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<nettime> Re: Armor, Amour
wade tillett on 19 Mar 2001 22:32:15 -0000


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<nettime> Re: Armor, Amour


"China is the biggest market, not the biggest threat to the U.S.," Premier Zhu told business leaders in Washington. "The China-threat theory should be the 

China-opportunity theory." 
(feer) (http://www.feer.com/9904_22/p12foreign.html)

> tbyfield {AT} panix.com (Fri, 16 Mar 2001 10:48:59 EST)

> because they don't address specifically *american* 
> configurations of atavism, nationalism, and pre-modernism. and,
> in fact, those kinds of hallucinatory modes are counterproductive
> in a pretty funny and 'complicit' way, because they continue the
> long and exalted tradition of citing china in an entirely imagin-
> ary way. and the nuclear relationship between the US and china
> is a very strange business; but with SDI it becomes a very real
> business.

***with SDI it becomes a very *real* business....***
-which is a *real* strategy of SDI. an increased cold war style weapons production with china is not simply a negative effect of the missile shield. it is in 

fact, one of the main reasons for its creation. as was previously mentioned, SDI is a reaganite cold war strategy of economic warfare. a strategy of 

deterrance (see virilio) is proposed; an attempt to force an either/or: either china enters into a weapons race, i.e. economic war - cold war, or china does 

nothing, thereby conceding its weakness and vulnerability, whereby we would see (more) massive infiltration of american economic product, corporations, 

technology, and other aspects of the capitalist propaganda machine. military and media.

is such a strategy still valid? 

how has it been revised?

how will china respond?


>michael.benson {AT} pristop.si (Sat, 17 Mar 2001 16:16:02) 

>the only way to
>establish the truth here is to "follow the money."

this is true, but i think that sdi translates into money outside of the us through expansion of us interests. even if sdi is/was a total bluff, there is a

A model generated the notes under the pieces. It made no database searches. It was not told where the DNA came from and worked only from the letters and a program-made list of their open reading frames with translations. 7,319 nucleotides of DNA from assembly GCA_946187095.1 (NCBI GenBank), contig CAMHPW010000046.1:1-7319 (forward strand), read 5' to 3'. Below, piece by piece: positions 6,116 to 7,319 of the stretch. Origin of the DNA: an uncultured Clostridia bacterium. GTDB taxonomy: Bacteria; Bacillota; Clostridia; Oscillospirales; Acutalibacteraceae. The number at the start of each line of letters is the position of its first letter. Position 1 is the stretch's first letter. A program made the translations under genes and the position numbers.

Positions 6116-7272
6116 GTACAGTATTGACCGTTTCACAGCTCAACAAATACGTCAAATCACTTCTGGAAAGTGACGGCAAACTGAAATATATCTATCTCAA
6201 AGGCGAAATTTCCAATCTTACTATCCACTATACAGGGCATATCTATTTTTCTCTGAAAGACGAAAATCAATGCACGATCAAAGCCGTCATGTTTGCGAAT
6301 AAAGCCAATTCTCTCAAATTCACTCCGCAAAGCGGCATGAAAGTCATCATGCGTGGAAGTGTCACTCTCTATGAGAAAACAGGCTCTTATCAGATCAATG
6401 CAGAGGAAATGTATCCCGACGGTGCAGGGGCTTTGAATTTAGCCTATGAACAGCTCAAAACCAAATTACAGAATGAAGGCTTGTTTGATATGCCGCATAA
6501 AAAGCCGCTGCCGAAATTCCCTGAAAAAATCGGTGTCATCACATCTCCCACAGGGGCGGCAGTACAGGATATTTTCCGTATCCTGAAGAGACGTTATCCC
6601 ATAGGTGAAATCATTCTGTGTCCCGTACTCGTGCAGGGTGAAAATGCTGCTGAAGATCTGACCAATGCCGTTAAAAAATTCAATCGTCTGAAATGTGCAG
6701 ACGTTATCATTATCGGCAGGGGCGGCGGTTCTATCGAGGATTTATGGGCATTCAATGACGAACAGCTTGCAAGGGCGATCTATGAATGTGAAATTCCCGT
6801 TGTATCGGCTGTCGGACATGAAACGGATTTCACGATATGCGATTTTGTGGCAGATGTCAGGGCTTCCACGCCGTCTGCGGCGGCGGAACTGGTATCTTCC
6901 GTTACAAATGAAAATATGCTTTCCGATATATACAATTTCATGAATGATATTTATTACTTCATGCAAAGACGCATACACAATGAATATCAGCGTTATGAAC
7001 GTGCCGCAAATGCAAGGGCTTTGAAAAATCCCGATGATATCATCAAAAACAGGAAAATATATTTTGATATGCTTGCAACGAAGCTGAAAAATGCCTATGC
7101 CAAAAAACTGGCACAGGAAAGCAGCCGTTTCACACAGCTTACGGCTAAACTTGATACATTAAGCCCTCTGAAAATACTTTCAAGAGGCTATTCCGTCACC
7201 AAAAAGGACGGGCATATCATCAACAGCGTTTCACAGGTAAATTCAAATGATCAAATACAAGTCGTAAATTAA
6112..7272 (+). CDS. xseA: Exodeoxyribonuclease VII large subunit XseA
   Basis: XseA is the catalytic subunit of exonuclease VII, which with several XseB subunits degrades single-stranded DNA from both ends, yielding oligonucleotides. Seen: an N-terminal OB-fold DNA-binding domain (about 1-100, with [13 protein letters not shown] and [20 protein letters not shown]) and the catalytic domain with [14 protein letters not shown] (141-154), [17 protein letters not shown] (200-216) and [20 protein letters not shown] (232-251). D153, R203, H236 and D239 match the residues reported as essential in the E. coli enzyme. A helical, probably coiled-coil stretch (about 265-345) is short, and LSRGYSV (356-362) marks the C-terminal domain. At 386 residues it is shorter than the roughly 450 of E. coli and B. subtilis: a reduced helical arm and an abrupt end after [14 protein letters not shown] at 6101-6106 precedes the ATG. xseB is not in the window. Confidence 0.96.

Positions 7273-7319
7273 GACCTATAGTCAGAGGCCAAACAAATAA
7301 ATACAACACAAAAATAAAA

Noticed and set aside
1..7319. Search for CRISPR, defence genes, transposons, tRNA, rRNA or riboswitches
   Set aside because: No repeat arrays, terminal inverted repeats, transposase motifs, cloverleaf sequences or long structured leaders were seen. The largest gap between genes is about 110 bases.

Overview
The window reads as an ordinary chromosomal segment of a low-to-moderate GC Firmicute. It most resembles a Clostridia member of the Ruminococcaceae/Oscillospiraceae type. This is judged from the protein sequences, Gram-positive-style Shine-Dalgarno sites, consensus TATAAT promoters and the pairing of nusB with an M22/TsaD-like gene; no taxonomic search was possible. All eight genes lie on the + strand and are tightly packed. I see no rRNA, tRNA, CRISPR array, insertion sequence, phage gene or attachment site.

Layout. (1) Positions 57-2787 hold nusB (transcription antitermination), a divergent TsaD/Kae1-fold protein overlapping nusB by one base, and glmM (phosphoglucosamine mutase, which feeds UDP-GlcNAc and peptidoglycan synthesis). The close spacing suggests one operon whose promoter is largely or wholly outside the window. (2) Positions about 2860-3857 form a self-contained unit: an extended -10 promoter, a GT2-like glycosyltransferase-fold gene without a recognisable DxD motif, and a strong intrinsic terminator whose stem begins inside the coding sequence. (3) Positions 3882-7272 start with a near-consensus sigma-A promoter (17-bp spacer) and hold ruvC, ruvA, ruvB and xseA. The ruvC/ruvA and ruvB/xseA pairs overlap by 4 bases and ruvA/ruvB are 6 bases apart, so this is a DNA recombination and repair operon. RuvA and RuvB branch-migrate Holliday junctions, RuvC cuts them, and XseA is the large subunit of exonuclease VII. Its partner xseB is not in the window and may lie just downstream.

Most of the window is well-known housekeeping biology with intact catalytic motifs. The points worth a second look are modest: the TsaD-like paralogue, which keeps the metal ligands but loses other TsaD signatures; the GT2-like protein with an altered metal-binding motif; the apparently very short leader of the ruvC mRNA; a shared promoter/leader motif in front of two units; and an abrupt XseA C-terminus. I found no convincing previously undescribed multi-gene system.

political game at work. the political game of american interests expanding into china. after all, the billions of people 'walled off' in china represents 

trillions of dollars. 

"Here is a number that never ceases to intrigue me. The Chinese like to take pictures. But the average mainland Chinese household shoots only about half a 

roll of film a year. If everybody in China who now has a roll of film in a camera finished it and started a new roll this year, worldwide sales of Kodak film 

could double." (wired7.03) (http://www.wired.com/wired/archive/7.03/entertain.html)

and this is no secret to the multi-national corporations, who, by now have presumably implemented a groundwork for the viral tentacles of capitalism to eat 

at the heart of china while the interior economic system is turned inside out in order to provide a wall to keep the outside out, until a collapse occurs. 

"Microsoft chairman Bill Gates on Wednesday unveiled a new operating system designed to bring affordable Internet access to homes in China. /Microsoft's 

Venus operating system would allow Chinese electronics firms to combine a Web browser, low-end personal computer, and video compact disc player in a single 

box to sit atop televisions for people who cannot afford a PC, Gates said. /"Our goal is a very aggressive goal, and that is to introduce millions and 

millions of people to computers and to the Internet," Gates said at a news conference in China's southern city of Shenzhen."(wired) 

(http://www.wired.com/news/news/business/story/18373.html)

was SDI's non-implementation previously an indication that china was previously too closed for such a strategy to work? is this now an indication that the 

groundwork is laid *within* china to facilitate such an economic war? have not the years that have passed since the original proposal of SDI have allowed